Immunogenicity Testing with Biosensors

As more protein-based therapeutics and biologics enter the drug development pipeline, the demand for technologies for immunogenicity testing is expected to become increasingly important. When taking a drug, a patient may initially or over time develop antibodies that block or interfere with the drug’s efficacy. The response can also result in life-threatening conditions.

In 2008, the European Medicines Agency (EMEA) and the FDA adopted new guidance on immunogenicity assessment of biologicals that provided general recommendations. To test for immunogenicity, drug developers develop assays to address unwanted humoral and cellular immunogenicity responses. In most cases, they focus their efforts on the detection and characterization of antibodies.

Consequently, biotechnology and pharmaceutical companies are investing in technologies to monitor immunogenicity of not only new drugs in the pipeline, but also of biosimilars and drugs already on the market. Although ELISA and microplate readers are typically employed to screen patient samples, other technologies, such as biosensors, are becoming more important to immunogenicity testing.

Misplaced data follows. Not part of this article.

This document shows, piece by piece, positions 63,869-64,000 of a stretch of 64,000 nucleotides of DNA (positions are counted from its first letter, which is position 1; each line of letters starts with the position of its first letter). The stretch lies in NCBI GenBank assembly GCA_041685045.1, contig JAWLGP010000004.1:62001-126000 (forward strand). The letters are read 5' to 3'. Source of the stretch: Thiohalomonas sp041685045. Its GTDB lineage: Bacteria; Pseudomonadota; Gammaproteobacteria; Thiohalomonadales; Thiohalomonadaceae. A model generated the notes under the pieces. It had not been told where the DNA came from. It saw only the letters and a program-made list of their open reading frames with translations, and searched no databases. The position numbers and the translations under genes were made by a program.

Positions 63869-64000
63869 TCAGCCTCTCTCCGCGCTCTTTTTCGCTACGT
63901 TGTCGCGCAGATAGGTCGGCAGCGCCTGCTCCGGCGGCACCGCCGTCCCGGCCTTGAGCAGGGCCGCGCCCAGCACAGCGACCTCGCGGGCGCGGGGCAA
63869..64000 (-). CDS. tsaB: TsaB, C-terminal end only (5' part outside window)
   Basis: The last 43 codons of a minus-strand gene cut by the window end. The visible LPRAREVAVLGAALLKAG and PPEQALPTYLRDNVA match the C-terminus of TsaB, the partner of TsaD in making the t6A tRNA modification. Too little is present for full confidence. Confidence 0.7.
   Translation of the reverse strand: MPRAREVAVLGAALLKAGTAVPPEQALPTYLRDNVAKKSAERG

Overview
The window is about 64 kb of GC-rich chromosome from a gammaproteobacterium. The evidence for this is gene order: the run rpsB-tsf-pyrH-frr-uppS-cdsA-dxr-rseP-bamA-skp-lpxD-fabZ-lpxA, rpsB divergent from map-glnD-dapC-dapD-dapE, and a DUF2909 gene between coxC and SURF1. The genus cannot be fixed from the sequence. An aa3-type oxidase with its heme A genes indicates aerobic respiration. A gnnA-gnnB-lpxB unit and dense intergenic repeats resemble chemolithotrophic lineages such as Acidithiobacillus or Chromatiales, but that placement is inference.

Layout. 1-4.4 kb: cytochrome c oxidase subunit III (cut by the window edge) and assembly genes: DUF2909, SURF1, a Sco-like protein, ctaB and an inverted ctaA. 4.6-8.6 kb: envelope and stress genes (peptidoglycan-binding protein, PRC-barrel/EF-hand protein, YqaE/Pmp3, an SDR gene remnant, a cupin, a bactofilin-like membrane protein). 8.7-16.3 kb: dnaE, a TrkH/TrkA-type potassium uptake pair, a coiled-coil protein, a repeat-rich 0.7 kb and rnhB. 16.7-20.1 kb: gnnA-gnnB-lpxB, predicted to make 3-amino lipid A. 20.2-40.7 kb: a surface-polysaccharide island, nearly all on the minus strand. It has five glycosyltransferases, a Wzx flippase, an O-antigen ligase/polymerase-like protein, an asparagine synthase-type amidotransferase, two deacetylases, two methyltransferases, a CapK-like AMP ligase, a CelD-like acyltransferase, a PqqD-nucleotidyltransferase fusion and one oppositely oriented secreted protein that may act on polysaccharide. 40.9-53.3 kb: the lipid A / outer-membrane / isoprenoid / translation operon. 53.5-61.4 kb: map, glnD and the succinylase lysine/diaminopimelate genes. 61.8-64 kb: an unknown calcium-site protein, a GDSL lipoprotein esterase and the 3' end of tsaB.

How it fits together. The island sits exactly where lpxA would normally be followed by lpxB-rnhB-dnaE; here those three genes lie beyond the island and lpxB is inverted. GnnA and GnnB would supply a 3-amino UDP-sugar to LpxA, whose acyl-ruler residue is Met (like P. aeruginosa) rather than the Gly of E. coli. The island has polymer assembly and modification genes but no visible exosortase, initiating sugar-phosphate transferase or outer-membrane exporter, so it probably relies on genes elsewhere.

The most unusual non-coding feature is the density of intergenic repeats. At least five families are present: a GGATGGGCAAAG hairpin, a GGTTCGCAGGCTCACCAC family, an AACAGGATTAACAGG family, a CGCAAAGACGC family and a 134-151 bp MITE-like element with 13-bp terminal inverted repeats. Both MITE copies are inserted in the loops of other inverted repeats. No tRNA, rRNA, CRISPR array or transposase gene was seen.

GE Healthcare offers the Biacore T100 and A100 systems, which are used to detect the immune response in serum samples. The Biacore systems, which are based on surface plasmon resonance technology (SPR), are used to screen for low-affinity antibodies. Low-affinity antibodies interact rapidly with drugs, and cannot be detected using traditional assays. The company recently introduced a software package specifically for immunogencity testing.

While SPR technology is the gold standard for biosensor technologies, it is limited in terms of throughput. Other instrument manufacturers have developed systems that have higher throughput capabilities. ForteBio’s OCTET instrument platform employs a standard 96-well format and utilizes bio-layer interferometry (BLI) technology. BLI is a label-free technology that analyzes the interference pattern of white light reflected from a layer of immobilized protein on the biosensor tip, and an internal reference layer. Any change in the number of molecules bound to the biosensor tip causes a shift in the interference pattern, which is measured in real time.

Meso Scale Discovery’s system utilizes electrochemiluminescence to detect binding events on patterned arrays for multiplex assays. The company offers solutions for cell-based assays, including NAb (neutralizing antibody) assays for quantitation of secreted proteins, such as cytokines, as well as for monitoring changes in receptor phosphorylation status, and characterizing interactions between proteins and cell-surface receptors.

While the biosensor market has been somewhat lackluster over the last few years, the market is experiencing renewed growth due to regulatory requirements for immunogenicity testing of biotherapeutics.

Immunogenicity Testing with Biosensors at a Glance:

Leading Suppliers

• GE Healthcare Biacore

• ForteBio

• Meso Scale Discovery

Largest Markets

• Biotechnology

• Pharmaceutical

• CROs

Instrument Cost

• $50,000–$350,000

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